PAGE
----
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Friday, December 2, 2022

Market Powerhouses Indications of Merger Talks Between Kroger and Albertsons

Albertsons and Kroger are in negotiations to merge in what would be one of the industry’s biggest deals in years, creating a behemoth food retailer to compete with Walmart, according to four individuals with knowledge of the preparations.

The agreement might be revealed as early as Friday, according to the individuals, who sought anonymity because the negotiations were private.

A merger would unite the two biggest supermarket chains in the United States, which together produce $209 billion in yearly sales and operate more than 5,000 shops. That would make them more competitive against large-scale retailers like Walmart, Amazon, and Costco. Last year, food accounted for $55% of Walmart’s U.S. sales, or $218 billion.

A transaction would almost surely attract antitrust investigation from authorities, who have been focusing on the potential ability of huge firms to influence pricing as inflation pushes up the price of food and other commodities. Kroger and Albertsons would most likely propose the sale of some stores to resolve any antitrust issues. The head of the Federal Trade Commission, Lina Khan, has voiced concern that these measures are enough. The FTC is expected to evaluate any agreement.

Former F.T.C. chairman William Kovacic said, “They will be subjected to a degree of scrutiny not before applied to grocery store mergers.”

Bloomberg reported earlier that Kroger and Albertsons did not immediately reply to a request for comment on the prospective merger.

Kroger, headquartered in Cincinnati, runs around 2,750 grocery shops in the United States under names such as Ralphs, Dillons, and Harris Teeter, and has a market valuation of approximately $32 billion. Albertsons, headquartered in Boise, Idaho, operates 2,200 supermarkets under brands such as Albertsons, Safeway, and Vons, and has a market valuation of around $15 billion.

The private equity company Cerberus and a group of investors purchased Albertsons in 2006 and merged it with Safeway for $9 billion in 2015. Since then, it has considered a number of agreements that were eventually abandoned, including a combination with Rite Aid in 2018 and Whole Foods Market and Sprouts Farmer’s Market the year before. The grocery store revealed in February that it was considering selling the business.

According to several industry observers, Albertsons and Kroger needed to combine in order to compete with big-box retailers. In California, for instance, supermarkets had 95% of the retail food market twenty-five years ago, according to Burt Flickinger III, managing director of Strategic Resource Group, an organisation that works with the supermarket business. Today, he said, that percentage has decreased to 35%.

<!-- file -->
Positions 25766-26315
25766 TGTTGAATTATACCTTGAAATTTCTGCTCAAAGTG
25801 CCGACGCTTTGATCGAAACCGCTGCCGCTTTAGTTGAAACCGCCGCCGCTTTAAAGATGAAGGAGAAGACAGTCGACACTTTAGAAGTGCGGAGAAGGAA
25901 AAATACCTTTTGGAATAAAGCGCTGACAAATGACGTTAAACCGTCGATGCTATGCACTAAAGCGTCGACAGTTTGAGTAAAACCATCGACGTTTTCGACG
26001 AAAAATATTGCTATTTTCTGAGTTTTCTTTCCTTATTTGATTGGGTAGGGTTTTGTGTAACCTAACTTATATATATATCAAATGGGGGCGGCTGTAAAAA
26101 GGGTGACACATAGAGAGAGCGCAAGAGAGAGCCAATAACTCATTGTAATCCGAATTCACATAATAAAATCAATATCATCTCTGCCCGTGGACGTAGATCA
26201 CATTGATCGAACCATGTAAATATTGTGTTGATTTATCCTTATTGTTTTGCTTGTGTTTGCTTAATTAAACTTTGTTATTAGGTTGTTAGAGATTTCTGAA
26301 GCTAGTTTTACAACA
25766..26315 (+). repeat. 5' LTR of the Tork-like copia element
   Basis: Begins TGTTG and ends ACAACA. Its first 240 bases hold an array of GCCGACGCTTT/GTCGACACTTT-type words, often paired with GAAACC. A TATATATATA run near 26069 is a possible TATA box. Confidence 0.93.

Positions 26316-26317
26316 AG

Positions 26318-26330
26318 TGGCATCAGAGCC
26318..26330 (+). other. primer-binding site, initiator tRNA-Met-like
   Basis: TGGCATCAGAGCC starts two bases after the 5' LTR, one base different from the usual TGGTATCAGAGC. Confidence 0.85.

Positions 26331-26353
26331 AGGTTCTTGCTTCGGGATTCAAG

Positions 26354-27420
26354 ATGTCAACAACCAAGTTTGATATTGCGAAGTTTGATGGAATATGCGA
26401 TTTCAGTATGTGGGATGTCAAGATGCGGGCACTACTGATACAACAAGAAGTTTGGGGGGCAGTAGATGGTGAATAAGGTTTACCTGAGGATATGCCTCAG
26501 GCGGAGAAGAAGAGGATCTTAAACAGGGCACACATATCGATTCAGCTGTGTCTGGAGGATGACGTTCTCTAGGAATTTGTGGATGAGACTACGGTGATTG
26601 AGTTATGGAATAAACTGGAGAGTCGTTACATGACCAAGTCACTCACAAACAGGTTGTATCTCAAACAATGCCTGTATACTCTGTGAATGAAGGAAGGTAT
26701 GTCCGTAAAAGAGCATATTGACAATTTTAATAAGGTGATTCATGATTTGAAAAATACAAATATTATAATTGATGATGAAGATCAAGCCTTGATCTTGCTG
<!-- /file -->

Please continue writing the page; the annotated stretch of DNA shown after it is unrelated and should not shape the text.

Mr. Flickinger explains, “These two organisations can combine their abilities and size to increase their purchasing or procurement power compared to Amazon, Costco, and Walmart.” “You really need the combination to reduce operational expenses and give them greater ability to significantly reduce pricing for customers.”

During the epidemic, grocery shops prospered as homebound customers stocked up on food. However, they have lately experienced pressure from supply chain issues and rising food prices. Grocery chains must strike a balance between their connections with consumer brands who sell items via their shops and customers who are feeling the pinch of inflation and are wanting to save money, a situation that results in razor-thin profit margins.

Thursday’s publication of the latest Consumer Price Index revealed that inflation remained persistently high through September, with food prices continuing to increase.

Despite this, industrial mergers have a poor track record. Sysco and US Food, the two largest food distribution corporations, terminated their $3.5 billion acquisition in 2015 after the F.T.C. filed suit to prevent the agreement. In the same year, the F.T.C. demanded that Albertsons and Safeway liquidate over 100 stores before their merger was approved. The grocery retailer that purchased these shops, Haggen, eventually declared bankruptcy.

An investment banker who is not engaged in the transaction and requested anonymity said that regulators are likely to investigate and force the divestiture of stores in cities and other locations where Kroger and Albertsons outlets overlap significantly. It is possible that the F.T.C. will examine Chicago, Denver, and Seattle, he added.

Thursday afternoon, consumer protection organisations had already raised red flags over the potential merger. The American Economic Liberties Project, a non-profit organisation that advocates antitrust laws, denounced the potential merger as “poor for consumers, employees, and communities.”

The group’s executive director, Sarah Miller, said in a statement, “A Kroger-Albertsons transaction would squeeze people already struggling to purchase food, crush employees working for decent pay, and demolish local, neighbourhood businesses.” This merger is a clear example of monopolistic power, and it should be blocked.

David Faber
I am a Business Journalist of The National Era
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